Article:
GOD took one look and said, "One people, one language; why, this is only a first step. No telling what they'll come up with next—they'll stop at nothing! Come, we'll go down and garble their speech so they won't understand each other." Then GOD scattered them from there all over the world. And they had to quit building the city. That's how it came to be called Babel, because there GOD turned their language into "babble."

- Genesis 11:6-9a

He also installed the latest in military technology on the towers and corners of Jerusalem for shooting arrows and hurling stones.

- 2 Chronicles 26:15a

For David had lived an exemplary life before GOD all his days, not going off on his own in willful defiance of GOD's clear directions (except for that time with Uriah the Hittite).

- 1 Kings 15:5

After the death of his father, he attended the sin school of Ahab, and graduated with a degree in doom.

- 2 Chronicles 22:4

A proverb quoted by fools
is limp as a wet noodle.

- Proverbs 26:7

This is God's earlier Message on Moab. God's updated Message is, "In three years, no longer than the term of an enlisted soldier, Moab's impressive presence will be gone, that splendid hot-air balloon will be punctured, and instead of a vigorous population, just a few shuffling bums cadging handouts."

- Isaiah 16:13-14

"Gilead has become Crime City—
blood on the sidewalks, blood on the streets.
It used to be robbers who mugged pedestrians.
Now it's gangs of priests
Assaulting worshipers on their way to Shechem.
Nothing is sacred to them.

- Hosea 6:8-9

The Sheer Nothingness of Moab

"Turn Moab into a drunken sot, drunk on the wine of my wrath, a dung-faced drunk, filling the country with vomit—Moab a falling-down drunk, a joke in bad taste.

- Jeremiah 48:26

And finally…

War to the death on her water supply—drained dry!
A land of make-believe gods gone crazy—hobgoblins!
The place will be haunted with jackals and scorpions,
night-owls and vampire bats.

- Jeremiah 50:38-39a

When is the Marvel Comic version coming out?


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2 comment(s):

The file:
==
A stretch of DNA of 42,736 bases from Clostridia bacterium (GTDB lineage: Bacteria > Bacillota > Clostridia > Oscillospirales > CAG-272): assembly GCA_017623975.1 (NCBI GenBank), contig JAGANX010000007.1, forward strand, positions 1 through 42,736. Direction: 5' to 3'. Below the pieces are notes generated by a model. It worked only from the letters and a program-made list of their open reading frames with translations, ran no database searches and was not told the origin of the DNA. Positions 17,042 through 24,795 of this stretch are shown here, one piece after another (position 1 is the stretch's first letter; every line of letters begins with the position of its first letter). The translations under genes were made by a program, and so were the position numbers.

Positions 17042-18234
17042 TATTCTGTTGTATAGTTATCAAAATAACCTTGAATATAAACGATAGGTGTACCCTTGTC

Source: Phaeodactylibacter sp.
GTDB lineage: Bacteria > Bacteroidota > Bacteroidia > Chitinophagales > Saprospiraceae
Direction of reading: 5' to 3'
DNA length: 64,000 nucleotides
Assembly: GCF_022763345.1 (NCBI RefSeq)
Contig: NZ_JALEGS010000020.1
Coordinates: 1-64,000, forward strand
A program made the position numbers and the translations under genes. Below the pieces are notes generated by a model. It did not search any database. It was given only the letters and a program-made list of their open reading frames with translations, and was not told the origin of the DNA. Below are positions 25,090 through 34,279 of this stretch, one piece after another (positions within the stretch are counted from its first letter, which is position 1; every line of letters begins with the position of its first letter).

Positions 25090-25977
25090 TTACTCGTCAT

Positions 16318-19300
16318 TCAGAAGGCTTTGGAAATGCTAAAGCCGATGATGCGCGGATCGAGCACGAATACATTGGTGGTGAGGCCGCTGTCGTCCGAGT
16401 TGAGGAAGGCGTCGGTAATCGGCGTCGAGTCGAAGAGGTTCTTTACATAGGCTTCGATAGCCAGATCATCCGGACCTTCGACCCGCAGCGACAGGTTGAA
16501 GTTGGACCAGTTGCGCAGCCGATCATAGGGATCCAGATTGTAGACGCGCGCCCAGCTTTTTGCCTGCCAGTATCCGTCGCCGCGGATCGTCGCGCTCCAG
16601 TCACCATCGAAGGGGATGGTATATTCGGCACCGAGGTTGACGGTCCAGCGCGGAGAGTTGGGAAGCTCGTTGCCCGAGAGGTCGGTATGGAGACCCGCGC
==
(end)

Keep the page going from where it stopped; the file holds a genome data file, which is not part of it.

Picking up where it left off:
At 1:46 am, Anonymous Rhett said...

Great review Steve. :-)

Psalm 7:14 in the Message has long been a favourite of mine. My current bible is an NIV/Message Parallel. The Message is fun but I don't really treat it as a "proper" bible. It offers too much interpretation and strays too far from the original texts for that. But, it is fun, helpful and worth reading, for sure.

My favourite "plain English" translation is the New Living Translation. That's the one I'd give a new Christian who hadn't read the bible before, for instance. It's very readable in a normal way. Which is the funny thing... the Message is readable too, but it lives in a land where everyone speaks in hyper-slang language. It's almost too quirky for it's own good.

But then that's what makes it fun. I imagine Eugene Peterson would be a cool guy to meet. I've often wondered if you sat down and had a beer with him, whether he would talk like The Message.

At 1:35 pm, Blogger Steve Goble said...

Thanks as always for your positive words Rhett.

Not sure which translation I'd give a new Christian to read - I guess it would depend upon the individual. I haven't spent much time in the NLV, so can't comment on it. I think the Message is the last translation I would recommend to someone who was going to re-read it tons and study it in depth. However as I suggested in the post, if a hypothetical person were going to read it and then never open a Bible again (ie. if they were going to literally read it just like a regular book) then I think it's the one that would rub-off on the casual reader the most. The layout of some editions, such as the return to having no verse-numbers, would seem to be aiming for that market too.

Translating the entire Bible from the original texts has got to be a cool thing to have done, no matter how personal your speech-patterns.